"Worse than that," I answered.


"Then I think I'll wait a little," replied Bess, with composure,
"before I change; for I should not like a crown after losing my
teeth, or worse, or even jam-rolly, if I had to take tumblers of
horrid physic first. And I have heard Burbidge say that, 'them as
wins a crown must walk on hot ploughshares first.' Still," she added,
"I should sometimes like to be good."

"How about doing disagreeable things, Bess? For I fear, at first,
that is what has to be done."

"Well, mama," answered Bess, "not too good; not good enough to die,
but just good enough to get a little more money for good marks than I
have ever got before."

And I saw by Bess's saucy smile that the day was a long, long way off
when she would ever be what she calls very, very good, _i.e._--

  Never dirty her hands;
  Never ruffle her hair; and
  Never answer back those in authority.

For a moment we ceased talking, and looked at the old carved stone
basin in which the successors of Roger de Montgomery's Clugniac monks
bathed in the twelfth century. On the broken shaft which supported
the basin are three carved panels; one represents the miraculous
draught of fishes and the other two St. Paul and St. Peter.

Bess shook her head and repeated sadly, "Of course I should like to
be a saint, but there must not be too much pain. It isn't fair of God
to want _too much_."

Then we wandered round to the east side of the old house, and I
looked up and pointed out to Bess the old stone gargoyles. And Bess
looked too.

"Those," she said, "are Christian devils. Nana says we never could
get on here without a Devil, and the monks had theirs too."

There are many times in life, I find, when it is wiser not to answer
a child, and this was just one. Strong light often dazzles, and,
after all, are we not all children groping in the dark?

We peeped into the kitchen from outside, and saw the coppers
glimmering like red gold on the shelves of the old oak dresser.
Auguste, the cook, was chopping some meat, and the blows he gave
resounded merrily through the crisp frosty air. I called through the
mullion window and asked if the little soiled suit of yesterday was
dry, as Fred the groom was to ride over to Hawkmoor and take it there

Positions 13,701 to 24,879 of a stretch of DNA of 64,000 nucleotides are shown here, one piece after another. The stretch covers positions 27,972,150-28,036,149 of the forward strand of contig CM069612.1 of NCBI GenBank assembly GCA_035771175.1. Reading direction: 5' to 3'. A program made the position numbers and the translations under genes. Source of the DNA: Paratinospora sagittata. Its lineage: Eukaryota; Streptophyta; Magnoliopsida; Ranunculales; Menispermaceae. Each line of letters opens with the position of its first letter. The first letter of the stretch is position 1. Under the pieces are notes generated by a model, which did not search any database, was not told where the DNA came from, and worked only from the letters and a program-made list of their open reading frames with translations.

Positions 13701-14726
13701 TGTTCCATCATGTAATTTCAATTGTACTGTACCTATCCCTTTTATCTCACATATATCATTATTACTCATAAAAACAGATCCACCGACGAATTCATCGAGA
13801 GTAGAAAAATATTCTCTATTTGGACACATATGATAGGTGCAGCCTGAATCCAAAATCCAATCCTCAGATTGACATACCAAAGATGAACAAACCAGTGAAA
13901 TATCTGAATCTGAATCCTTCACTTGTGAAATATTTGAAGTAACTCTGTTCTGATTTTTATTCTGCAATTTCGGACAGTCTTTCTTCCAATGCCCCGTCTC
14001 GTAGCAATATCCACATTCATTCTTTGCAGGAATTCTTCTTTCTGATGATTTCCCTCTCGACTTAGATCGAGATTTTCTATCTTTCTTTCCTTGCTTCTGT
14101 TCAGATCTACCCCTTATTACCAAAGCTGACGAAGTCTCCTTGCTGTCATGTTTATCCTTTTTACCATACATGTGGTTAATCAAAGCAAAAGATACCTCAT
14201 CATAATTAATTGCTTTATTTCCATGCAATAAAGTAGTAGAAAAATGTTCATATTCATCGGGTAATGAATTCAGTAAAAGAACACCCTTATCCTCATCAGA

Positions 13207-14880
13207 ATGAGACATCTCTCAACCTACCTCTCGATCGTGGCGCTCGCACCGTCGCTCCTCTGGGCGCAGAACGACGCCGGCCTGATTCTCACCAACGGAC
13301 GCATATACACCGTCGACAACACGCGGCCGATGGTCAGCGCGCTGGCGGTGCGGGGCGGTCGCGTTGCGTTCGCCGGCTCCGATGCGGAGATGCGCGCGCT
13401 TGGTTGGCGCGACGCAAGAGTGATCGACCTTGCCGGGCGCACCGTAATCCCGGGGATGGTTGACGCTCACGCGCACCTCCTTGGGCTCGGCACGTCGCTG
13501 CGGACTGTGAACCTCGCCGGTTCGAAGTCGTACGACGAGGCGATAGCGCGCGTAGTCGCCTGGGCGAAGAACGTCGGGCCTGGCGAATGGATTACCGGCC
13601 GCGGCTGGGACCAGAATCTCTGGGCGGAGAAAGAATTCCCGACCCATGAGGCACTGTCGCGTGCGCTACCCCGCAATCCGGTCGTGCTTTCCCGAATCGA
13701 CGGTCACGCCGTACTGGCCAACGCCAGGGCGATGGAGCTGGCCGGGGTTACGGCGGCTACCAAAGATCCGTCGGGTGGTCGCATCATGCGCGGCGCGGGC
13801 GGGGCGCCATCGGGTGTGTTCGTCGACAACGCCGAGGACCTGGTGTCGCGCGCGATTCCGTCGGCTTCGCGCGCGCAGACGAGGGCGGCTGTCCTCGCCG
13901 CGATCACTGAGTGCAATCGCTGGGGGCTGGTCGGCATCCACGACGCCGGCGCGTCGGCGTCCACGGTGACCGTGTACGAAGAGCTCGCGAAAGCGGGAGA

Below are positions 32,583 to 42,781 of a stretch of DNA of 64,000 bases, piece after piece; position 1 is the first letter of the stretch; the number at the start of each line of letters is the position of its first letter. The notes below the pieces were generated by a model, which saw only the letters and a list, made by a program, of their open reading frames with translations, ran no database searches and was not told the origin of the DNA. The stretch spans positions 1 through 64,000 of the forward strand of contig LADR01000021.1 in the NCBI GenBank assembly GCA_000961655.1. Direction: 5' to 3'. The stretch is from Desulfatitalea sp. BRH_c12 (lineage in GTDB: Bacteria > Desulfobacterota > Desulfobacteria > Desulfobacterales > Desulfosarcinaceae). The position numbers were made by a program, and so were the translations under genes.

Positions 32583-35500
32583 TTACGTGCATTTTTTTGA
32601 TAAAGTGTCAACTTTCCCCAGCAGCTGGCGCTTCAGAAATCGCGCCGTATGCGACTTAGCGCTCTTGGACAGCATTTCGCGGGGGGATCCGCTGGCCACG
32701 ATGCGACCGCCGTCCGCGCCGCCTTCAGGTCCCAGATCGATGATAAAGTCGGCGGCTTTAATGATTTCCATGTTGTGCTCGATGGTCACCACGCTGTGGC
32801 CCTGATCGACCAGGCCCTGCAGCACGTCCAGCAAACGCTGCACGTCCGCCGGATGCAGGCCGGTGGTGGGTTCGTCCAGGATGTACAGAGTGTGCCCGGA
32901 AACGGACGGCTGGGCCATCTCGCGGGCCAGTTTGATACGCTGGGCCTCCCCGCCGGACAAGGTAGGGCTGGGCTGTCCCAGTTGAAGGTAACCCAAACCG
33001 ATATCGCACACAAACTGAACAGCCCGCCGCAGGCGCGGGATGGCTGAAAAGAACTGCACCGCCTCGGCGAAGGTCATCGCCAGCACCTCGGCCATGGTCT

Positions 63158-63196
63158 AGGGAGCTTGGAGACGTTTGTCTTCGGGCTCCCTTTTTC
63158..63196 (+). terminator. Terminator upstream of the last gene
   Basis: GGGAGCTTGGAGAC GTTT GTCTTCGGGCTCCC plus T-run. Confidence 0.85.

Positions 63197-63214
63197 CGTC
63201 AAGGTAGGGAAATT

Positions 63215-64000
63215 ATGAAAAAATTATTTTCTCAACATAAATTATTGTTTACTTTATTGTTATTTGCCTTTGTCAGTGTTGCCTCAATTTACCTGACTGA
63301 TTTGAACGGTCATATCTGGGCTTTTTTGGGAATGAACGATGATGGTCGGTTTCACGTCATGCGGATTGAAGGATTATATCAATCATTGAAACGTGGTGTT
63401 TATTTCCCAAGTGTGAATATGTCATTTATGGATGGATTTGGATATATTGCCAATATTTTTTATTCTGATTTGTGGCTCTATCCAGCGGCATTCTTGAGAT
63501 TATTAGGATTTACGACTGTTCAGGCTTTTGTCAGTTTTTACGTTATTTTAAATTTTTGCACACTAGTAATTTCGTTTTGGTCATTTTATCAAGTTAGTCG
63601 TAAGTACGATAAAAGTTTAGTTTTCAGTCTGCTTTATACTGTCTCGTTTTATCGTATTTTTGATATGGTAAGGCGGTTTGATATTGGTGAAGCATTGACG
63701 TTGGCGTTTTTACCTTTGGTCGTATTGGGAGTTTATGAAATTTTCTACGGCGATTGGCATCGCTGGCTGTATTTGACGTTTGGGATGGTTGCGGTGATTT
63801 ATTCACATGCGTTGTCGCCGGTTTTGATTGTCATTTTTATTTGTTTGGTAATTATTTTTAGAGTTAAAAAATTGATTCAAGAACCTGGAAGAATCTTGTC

in the afternoon.

"Oui, madame la comtesse," cried Auguste, for by that title he always
addressed me; not that I have a title, but that Auguste thinks it
kind and polite so to address me. Besides, he has a confused belief
that every English woman has a title of some kind, and that its exact
nature is immaterial. As he spoke he opened the little oak door that
communicates with the garden and exclaimed joyously--


"Voyez, madame, le jeune comte will still be a joli garçon in it.
See, he will still rejoice the heart of his father and mother in
grenat foncé." So saying good-natured Auguste passed into the garden
displaying in his arms the red suit. A miracle seemed to have been
performed. There it was, spotless and dry, and as good as it was when
made by Messrs. Tags and Buttons of New Bond Street. Auguste laughed
and talked excitedly, gesticulated wildly, and assured me that he had
saved the costume by un secret--mais un secret suprême known alone to
him and to his family. "See, madame," he cried superbly, "le bon Dieu
ne pourrait pas mieux faire." Then he told me in confidence that it
was not in vain that his mother had been over thirty years
gouvernante in the household of Madame la Princesse de P----. She
knew everything, he asserted, "mais tous les secrets de ménage."

I bowed my head, and happily had the tact not to press for an
explanation, for I knew Auguste's recipes were real secrets, and as
jealously guarded as those of any War Office in Europe.

Bess clapped her hands. "Hals will be pleased," she said. "Because
now old Fräulein need not be cross, and there will be no punishments."

Auguste bowed solemnly. "Madame is satisfied," he said, and retired
like a beneficent fairy god-mother into the depth of his culinary

The difference between our people and the Latin races is great. I
have often noticed that Frenchmen or Italians are delighted to know
any housewifely trick or wile--and that ignorance of all other
departments but their own does not, in their eyes, constitute
intrinsic merit. Foreigners seldom say, "That was not my business,
sir," or "not my department." Whereas, in every well-constituted
English domestic mind, "not my business," or "not my work" is a creed
to be cherished firmly, whatever else dissolves or changes, and is
treated as the bulwark of English domestic life.

Before I left the kitchen door I asked for a saucer of chopped egg, a
slice of sponge cake, a roast potato, and half an apple for the